Finding sustainable sources of seafood is becoming increasingly difficult. Should you buy farmed or wild caught? And what are the most sustainable choices? I’ve talked about sustainable seafood before, and since shrimp is the most commonly consumed seafood in the United States, you might want to have a bit more information about that shrimp cocktail you’re about to eat.
Did you know Americans ate 1.2 Billion pounds of shrimp in 2007, an average of 4.1 pounds of shrimp per person (figures here)? This figure is actually a decline from the previous year, in 2006, when the average American ate 4.4 pounds of shrimp. Now if you consider that 85% of shrimp consumed in the US is imported, and since wild caught shrimp are rarer than ever as fisheries are depleted, there’s a good chance that the shrimp you just ate were farmed and imported to the US.
Since there is a good chance that your shrimp is farmed, you should know exactly how it was farmed, and what inputs were used to produce those shrimp. From the book BottomFeeder: How To Eat Ethically In A World of Vanishing Seafood by author Taras Grescoe, here’s a description of how an overseas farmed shrimp pond is prepared:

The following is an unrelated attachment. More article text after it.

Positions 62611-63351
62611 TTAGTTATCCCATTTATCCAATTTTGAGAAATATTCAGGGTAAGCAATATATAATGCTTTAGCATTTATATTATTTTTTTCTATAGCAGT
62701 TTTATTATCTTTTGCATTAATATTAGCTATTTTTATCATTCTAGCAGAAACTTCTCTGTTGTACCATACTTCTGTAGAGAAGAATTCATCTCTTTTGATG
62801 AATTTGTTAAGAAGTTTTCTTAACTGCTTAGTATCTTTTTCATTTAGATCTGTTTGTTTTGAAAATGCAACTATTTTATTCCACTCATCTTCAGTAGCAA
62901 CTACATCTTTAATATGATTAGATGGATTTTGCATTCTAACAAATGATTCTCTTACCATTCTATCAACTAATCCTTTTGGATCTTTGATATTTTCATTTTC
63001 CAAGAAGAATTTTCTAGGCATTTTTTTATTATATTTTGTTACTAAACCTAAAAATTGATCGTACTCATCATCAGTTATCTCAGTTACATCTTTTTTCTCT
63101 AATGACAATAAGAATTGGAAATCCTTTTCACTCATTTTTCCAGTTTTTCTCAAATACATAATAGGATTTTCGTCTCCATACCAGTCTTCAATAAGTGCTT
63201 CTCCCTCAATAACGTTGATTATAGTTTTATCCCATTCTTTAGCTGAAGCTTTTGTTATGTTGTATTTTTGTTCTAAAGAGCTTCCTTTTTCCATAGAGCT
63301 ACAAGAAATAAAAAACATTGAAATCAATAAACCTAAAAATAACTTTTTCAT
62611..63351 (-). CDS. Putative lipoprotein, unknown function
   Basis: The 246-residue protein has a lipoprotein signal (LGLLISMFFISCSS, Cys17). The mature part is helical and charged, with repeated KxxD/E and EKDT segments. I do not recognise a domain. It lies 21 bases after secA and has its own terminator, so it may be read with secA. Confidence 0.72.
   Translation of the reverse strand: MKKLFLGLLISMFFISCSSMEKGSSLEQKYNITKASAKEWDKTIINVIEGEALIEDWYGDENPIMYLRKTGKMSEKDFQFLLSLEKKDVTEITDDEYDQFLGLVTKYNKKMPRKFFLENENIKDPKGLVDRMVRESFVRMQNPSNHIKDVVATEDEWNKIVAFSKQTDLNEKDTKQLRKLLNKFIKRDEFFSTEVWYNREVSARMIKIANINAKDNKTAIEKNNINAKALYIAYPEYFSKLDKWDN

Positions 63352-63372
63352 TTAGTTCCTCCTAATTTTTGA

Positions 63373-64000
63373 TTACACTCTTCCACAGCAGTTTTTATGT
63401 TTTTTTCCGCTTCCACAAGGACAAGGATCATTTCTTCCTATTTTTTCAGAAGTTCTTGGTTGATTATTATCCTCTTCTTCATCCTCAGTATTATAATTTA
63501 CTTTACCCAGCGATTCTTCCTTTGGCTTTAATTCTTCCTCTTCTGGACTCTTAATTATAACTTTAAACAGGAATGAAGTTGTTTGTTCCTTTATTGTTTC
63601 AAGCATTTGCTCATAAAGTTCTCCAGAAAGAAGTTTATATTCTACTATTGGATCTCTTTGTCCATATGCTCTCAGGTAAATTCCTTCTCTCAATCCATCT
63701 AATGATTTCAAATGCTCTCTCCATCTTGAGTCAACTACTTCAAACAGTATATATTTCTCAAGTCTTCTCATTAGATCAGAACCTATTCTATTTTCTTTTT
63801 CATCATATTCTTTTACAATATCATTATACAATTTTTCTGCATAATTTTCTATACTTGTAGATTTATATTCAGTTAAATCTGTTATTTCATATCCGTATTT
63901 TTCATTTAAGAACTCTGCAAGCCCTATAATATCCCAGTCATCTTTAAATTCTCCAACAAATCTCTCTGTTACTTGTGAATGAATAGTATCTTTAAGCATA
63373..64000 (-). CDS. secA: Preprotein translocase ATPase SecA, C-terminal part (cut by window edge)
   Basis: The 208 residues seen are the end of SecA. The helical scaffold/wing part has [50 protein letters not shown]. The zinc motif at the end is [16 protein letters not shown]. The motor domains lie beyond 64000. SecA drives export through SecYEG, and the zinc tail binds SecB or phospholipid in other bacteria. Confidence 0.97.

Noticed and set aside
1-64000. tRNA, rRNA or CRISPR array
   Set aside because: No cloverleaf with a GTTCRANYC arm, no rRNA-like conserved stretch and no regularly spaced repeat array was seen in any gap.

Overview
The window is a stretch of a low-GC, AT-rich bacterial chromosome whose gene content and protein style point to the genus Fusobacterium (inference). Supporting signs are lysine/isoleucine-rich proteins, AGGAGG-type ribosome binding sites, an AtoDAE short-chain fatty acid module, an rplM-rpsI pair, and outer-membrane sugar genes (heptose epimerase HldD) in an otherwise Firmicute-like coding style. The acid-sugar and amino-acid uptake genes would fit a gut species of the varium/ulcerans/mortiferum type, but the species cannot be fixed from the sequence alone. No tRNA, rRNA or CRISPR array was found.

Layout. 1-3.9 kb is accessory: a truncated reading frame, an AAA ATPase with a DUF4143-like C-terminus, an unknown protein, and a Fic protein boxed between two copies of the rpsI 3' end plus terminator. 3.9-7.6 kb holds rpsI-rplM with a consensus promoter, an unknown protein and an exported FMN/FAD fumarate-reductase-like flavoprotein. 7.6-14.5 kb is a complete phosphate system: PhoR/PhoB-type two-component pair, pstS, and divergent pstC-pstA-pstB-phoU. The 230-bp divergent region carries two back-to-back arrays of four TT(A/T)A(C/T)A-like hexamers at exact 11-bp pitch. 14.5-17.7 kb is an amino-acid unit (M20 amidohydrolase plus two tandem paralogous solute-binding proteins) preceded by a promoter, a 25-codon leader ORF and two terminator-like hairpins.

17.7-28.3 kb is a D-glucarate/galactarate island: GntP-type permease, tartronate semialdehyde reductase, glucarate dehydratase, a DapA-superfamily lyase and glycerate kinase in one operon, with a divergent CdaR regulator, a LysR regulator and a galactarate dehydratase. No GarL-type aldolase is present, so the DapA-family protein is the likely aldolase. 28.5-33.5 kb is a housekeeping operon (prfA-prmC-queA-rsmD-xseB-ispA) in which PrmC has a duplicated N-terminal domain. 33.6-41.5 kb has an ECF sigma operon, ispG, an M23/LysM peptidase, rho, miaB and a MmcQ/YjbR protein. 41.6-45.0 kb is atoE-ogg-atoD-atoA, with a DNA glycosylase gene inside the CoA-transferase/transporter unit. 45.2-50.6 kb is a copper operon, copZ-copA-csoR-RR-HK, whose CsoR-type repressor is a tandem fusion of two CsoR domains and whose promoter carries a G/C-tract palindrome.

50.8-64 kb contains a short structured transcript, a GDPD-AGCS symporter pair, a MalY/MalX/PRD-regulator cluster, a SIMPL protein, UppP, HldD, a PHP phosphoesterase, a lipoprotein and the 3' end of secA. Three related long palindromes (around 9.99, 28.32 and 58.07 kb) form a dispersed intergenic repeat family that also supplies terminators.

“…by spreading urea and superphosphate to encourage plankton growth. Once the pond has been filled with brackish water, generally pumped from a nearby creek, it is typically covered with diesel oil to kill off any insect larvae. The water is then treated with piscicide – a substance that poisons any competing aquatic life- such as chlorine or rotenone; the latter has been strongly linked to Parkinson’s disease in humans…”
Mmm…tasty. Now once the shrimp are growing in their pond, a rotation of pesticides, piscicide, and antibiotics are continually administered to the pond. Antibiotics that are sometimes used include Chloramphenicol and Nitrofurans which are suspected carcinogens. And as with any CAFO type operation, any time antibiotics are used this prolifically, antibiotic resistant bacteria can sprout up.
I highly recommended you read the entry on La Vida Locavore (a very entertaining and informative blog) entitled Why You Really Don’t Want to Eat Shrimp which has more information on the dangers of farmed shrimp and was the inspiration behind this post.
If you want to try and find the most sustainable fish possible, read How to Find the Most Sustainable and Environmentally Friendly Fish for Your Dinner Table. The article contains a link to the Monterrey Bay Aquarium website that allows you to search by type of fish for the most environmentally friendly fish options.
Photo Credit: Public Domain on Wikimedia Commons